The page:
Three Poems by Han Dong

Three Poems by Han Dong



It’s foggy, or smoky
Perhaps it’s smog
No one’s surprised by that

You can look straight into the sun, floating
Like the moon in ashen clouds
No one’s surprised by that

This morning is no different from other mornings
Yesterday and tomorrow are pretty much the same
No one’s surprised by that

Even on a clear day I can't see roadside trees and flowers clearly
Even if I see them I don’t remember them
Even if I remember them I can’t write about them

If I’m not surprised by that, then
No one else’ll be surprised by that

Easier to muddle through life than to muddle through one thing
Easier to cope with the world than with one person
More knee-jerk reactions, fewer far-sighted actions

I cut through this fog-blanketed city
Cannily avoiding traffic

October 30th, 2009

Walking and Looking

Go down, take a walk
Go around, take a look
Get a few things done
Look at the vast cityscape

Take a look at those trees
Take a look at the sky
Look at the city criss-crossed with streets
Vehicles flying past

Take a look at people, take a look at dogs
Take a look at people walking their dogs
People wearing clothes, that’s normal
Dogs wearing clothes, that’s quite different

Take a look at shops
A feast for the eyes
Take a look at bookshops
As a writer they make me despair

Take a look at skyscrapers
Take a look at flyovers
Take a look at construction sites and kids
Alive and dead, all growing

If there’s a nerve left in your body
Take a few more looks at girls
I want time to stand still
It looks, tastes and smells perfect

Go down, take a walk
Go around, take a look
Finally, stare fiercely at your watch
The illusion’s gone in an instant

December 4th, 2009

A Crackle of Bangers

A crackle of bangers expands space
Fireworks erupt, decorating the skies
Our beloved mother has gone
And this splendid celebration feels strange

Dying, the dead expand space
Missing them, the living decorate the skies
I stand on the veranda silently smoking
The new city square deserted

Walk away
Two old–time people down new-world streets
A future rolled out by glittering lights
As if the sun had been extinguished yesterday

The wind wafts river smells
Explosions of fragrant mud
Emptiness receives me in its embrace
Mysterious kindness opening like a wintersweet flower

Walk away
Who bequeathed us this world, as they bequeathed us to it?
Who traded old for new, rewrote this New Year?
A crackle of bangers expands space
From here on we are more intimate with death

February 8th, 2011






Zhang Yimou: ‘Even Though Our Market Is Growing Fast, We’re Still Not Satisfied’

Jonathan Landreth
Hollywood has Steven Spielberg and China has Zhang Yimou, the senior statesman of moviemaking in the People’s Republic. From Red Sorghum, his 1987 debut right out of the Beijing Film Academy, through Hero, which grossed more in America in 2002 than...



Xi Jinping on What’s Wrong with Contemporary Chinese Culture

from China Film Insider
At the Beijing Forum on Literature and Art last October, President Xi Jinping spoke to a high-level audience of arts professionals about the role of arts and culture in China. The event, along with excerpts of the October 15, 2014 speech, given in...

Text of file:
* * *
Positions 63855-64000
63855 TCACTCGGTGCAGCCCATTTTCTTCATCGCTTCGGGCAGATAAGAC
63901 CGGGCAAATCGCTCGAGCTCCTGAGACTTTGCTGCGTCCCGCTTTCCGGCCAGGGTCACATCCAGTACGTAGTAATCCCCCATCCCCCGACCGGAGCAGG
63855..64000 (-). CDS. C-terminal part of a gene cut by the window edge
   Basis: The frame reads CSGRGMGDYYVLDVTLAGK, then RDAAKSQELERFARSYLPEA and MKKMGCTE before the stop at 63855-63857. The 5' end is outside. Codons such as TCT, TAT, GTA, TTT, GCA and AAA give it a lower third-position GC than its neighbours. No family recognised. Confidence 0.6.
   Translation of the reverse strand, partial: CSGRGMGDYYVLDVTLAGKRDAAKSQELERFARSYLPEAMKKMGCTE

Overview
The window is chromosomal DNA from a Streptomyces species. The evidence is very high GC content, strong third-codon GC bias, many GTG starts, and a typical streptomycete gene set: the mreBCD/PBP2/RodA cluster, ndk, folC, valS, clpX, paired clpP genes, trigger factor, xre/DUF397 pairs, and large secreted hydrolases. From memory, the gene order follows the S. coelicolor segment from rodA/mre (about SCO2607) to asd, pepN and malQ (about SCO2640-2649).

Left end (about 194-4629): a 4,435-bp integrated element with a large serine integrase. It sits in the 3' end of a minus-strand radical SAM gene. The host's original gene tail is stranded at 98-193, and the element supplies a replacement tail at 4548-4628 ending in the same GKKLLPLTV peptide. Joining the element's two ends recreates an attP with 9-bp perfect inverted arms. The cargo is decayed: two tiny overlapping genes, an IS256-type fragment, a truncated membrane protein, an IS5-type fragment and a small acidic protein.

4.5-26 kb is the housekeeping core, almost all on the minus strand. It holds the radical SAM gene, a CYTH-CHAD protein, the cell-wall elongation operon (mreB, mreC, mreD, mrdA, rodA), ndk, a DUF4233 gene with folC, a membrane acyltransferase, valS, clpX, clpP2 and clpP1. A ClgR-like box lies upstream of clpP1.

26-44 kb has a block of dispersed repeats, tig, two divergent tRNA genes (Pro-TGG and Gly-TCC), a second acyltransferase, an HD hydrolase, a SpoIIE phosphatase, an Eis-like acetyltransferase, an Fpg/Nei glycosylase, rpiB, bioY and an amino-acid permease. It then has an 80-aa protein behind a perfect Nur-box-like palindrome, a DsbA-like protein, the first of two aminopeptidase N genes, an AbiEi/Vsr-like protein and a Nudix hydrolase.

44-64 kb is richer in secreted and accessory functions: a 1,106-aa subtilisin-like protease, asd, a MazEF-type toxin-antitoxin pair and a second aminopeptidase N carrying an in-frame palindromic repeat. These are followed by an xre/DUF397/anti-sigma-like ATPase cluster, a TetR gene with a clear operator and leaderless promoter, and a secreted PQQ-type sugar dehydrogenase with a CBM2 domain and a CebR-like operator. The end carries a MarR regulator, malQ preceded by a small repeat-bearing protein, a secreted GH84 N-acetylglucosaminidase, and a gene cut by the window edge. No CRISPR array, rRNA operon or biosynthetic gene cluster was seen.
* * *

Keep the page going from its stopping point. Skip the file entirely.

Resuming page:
Jia Zhangke on Finding Freedom in China on Film

Jonathan Landreth
Jia Zhangke is among the most celebrated filmmakers China has ever produced—outside of China. His 2013 film, A Touch of Sin, a weaving-together of four tales of violence ripped from modern-day newspaper headlines, won the Best Screenplay award at...



In Zhang Yimou’s ‘Coming Home’ History is Muted But Not Silent

Eva Shan Chou
Coming Home, directed by the celebrated Zhang Yimou and released in the U.S. last week, begins as a man escapes a labor camp in China’s northwest and tries to return home. But he is captured when he and his wife attempt to meet, after their daughter...



French Director’s Chinese Movie Balances Freedom With Compromise

Jonathan Landreth
In 2012, French movie director Jean-Jacques Annaud got a warm welcome in China after more than a dozen years as persona non grata there for having offended official Chinese Communist Party history with his 1997 film Seven Years in Tibet—the story of...



The Met Goes to China

Jeffrey Wasserstrom
In July, while in New York, I toured The Metropolitan Museum of Art’s much buzzed about “China: Through the Looking Glass,” a visually stunning multimedia exhibit that showcases the varied ways that Western fashion designers have been inspired by...



Banned in China, Independent Chinese Films Come to New York

Jonathan Landreth
Three years ago this week I watched the 9th Beijing Independent Film Festival crumble under the weight of official fear—fear that the gritty low-budget, experimental dramas and documentaries screening in a remote Beijing suburb reflected a touch...



Has Chinese Film Finally Produced a Real Hero?

Ying Zhu
“This Is an Era That Calls for Heroes”—the boldface Chinese characters scream from a publicity poster for the Chinese animation film, Monkey King: Hero is Back, which made headline news in July for breaking the animation box-office record in China...



Japan’s Soft Power Leader in China is a Fat Blue Cartoon Cat

David Volodzko
On July 28, costumed in vibrant colors, throngs of fans flocked toward the early morning light of Victoria Harbor, queueing outside the Hong Kong Convention and Exhibition Center for the last day of the 17th Ani-Com & Games Hong Kong. The...



Chinese Writers and Chinese Reality

Ouyang Bin
My first encounter with Liu Zhenyun was in 2003. At the time, cell phones had just become available in China and they were complicating people’s relationships. I witnessed a couple break up because of the secrets stored on a phone. I watched people...